I am writing in response to the article on the shoe tree at GWU (“Footloose and Fancy Tree,” 2/7). The article was right when it said the shoe tree was started innocently by a couple of brothers 15 years ago. As a matter of fact, it was exactly 15 years ago, and I started it. it was after a trip to Brooklyn, where I saw a few kids immortalize their worn-out prized possessions. It was in the early ’80s that sneakers began to be major status symbols. Even after the sneakers had been replaced by a new pair, it was hard to simply throw the old ones away. Those were the sneakers we had lusted after and saved up to purchase, a pair of sneakers that often made the difference between a guy being teased or admired at school. Because we did not have any aboveground wires, we used a tree outside my window.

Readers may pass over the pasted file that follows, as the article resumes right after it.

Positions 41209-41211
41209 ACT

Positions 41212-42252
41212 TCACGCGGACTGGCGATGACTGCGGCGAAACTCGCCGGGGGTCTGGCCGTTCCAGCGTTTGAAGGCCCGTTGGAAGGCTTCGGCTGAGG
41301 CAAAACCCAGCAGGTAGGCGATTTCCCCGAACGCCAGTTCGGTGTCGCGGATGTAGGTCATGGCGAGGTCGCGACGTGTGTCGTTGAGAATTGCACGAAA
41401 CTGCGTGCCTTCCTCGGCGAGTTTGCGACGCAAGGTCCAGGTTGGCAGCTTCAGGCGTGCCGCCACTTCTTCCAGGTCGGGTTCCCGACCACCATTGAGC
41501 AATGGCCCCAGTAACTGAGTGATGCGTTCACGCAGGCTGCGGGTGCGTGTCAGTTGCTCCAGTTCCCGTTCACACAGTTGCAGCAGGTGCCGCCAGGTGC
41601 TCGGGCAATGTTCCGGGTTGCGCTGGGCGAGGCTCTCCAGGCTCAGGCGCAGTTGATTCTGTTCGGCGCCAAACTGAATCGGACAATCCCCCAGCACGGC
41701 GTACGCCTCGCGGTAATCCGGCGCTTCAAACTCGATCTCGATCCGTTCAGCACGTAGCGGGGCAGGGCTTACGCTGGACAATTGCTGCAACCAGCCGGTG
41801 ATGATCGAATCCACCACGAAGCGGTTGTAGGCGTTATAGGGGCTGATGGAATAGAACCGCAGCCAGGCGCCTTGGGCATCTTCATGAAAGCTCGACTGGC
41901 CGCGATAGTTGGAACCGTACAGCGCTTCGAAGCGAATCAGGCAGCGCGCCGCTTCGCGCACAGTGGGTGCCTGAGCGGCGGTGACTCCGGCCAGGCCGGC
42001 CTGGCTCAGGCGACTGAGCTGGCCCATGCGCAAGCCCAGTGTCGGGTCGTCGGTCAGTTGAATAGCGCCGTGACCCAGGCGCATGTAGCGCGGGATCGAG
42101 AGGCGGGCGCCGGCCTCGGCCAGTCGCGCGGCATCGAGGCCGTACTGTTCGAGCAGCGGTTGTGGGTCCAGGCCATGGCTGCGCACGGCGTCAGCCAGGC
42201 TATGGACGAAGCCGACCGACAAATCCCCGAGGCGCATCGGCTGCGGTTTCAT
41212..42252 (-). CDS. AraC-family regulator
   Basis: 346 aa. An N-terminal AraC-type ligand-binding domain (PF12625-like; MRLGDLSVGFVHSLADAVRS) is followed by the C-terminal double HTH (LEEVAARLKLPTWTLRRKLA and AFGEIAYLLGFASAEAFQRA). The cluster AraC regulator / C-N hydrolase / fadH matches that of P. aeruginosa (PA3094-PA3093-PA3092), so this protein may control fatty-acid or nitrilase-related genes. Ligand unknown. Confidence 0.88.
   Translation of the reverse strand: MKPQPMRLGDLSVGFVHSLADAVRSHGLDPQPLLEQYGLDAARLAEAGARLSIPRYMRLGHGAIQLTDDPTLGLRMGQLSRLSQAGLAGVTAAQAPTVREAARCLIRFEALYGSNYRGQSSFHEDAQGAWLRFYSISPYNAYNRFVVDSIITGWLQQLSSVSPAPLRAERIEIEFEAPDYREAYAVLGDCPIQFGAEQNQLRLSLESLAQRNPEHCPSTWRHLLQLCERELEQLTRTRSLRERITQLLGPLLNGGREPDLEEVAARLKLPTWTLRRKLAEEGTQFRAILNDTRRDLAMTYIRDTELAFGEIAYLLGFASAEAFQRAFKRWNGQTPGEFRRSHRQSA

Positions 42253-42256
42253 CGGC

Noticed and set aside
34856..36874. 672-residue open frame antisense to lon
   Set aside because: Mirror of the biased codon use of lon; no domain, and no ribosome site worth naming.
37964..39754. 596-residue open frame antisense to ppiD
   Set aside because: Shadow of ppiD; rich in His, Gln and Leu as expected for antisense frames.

It is a shame that a few misinformed people can destroy a tradition by bastardizing its meaning. There was never any sexual meaning or innuendo associated with the sneakers’ rite of passage. I can not help wondering, though, about the womyn’s (sic) motives when they are waiting outside fraternities for shaken college girls.
Delta Tau Delta class of 1984